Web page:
Ute Hochgeschwender is a Professor of Neuroscience at Central Michigan University, where she heads the Bioluminescent Optogenetics Laboratory. Central components of the lab’s activities are advancing and applying the concept of using biological light, i.e. a light-generating protein, a luciferase, to activate light-sensing photoreceptors, both ion moving opsins and non-ion moving photoswitches. Applications of our tools include exploration of the relationship between developmental neuronal activity and shaping of neuronal circuitry resulting in adult behavior, driving neuronal activity to intervene in the neurodegenerative decline of brain function, and experimentally manipulating neuronal activity for regenerating injured neuronal circuits.
We are using a wide range of approaches and technologies for these studies, including molecular engineering, generation of viral vectors, cell culture work, multi electrode recordings in vitro and in vivo, and behavioral analysis.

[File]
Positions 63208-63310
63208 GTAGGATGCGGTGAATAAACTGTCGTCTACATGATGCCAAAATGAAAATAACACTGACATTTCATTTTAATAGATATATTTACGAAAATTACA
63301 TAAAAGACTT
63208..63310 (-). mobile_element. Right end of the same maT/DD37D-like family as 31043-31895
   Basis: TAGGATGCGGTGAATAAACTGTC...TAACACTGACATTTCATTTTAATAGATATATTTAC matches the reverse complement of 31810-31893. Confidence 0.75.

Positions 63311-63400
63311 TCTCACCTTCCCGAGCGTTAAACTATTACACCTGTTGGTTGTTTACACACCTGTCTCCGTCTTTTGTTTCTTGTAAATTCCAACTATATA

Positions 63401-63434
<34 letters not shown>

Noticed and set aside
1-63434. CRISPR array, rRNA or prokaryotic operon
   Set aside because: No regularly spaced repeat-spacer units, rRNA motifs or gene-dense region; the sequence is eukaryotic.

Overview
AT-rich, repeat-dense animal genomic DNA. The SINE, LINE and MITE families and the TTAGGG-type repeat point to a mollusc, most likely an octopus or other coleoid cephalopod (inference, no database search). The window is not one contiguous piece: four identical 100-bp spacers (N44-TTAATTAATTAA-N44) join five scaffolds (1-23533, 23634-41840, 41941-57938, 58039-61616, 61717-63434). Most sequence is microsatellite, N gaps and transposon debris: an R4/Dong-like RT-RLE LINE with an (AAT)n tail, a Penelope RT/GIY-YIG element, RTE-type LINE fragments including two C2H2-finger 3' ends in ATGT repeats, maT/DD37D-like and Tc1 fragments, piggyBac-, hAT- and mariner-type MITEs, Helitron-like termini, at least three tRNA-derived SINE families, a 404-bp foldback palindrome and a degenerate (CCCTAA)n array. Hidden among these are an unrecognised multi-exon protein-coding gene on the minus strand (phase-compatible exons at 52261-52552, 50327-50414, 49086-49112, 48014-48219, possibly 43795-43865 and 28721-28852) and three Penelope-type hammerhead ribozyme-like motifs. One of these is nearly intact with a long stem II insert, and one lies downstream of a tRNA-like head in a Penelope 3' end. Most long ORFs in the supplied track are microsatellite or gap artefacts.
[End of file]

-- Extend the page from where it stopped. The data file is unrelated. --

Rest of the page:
Our work is highly collaborative and includes the Shaner lab at UCSD and the Moore and Lipscombe Labs at Brown University. Our research is supported by grants from NIH, NSF, the W.M. Keck Foundation and the Craig H. Neilsen Foundation.
UH graduated from the Free University of Berlin, Germany, with degrees in Medicine (MD) and Philosophy (MA), and continued training as a postdoctoral fellow at the Max Planck Institute in Freiburg, Germany, and The Scripps Research Institute in La Jolla, California, before starting her academic career as an Assistant Professor at Mount Sinai Medical School in New York. She moved to Central Michigan University in 2014.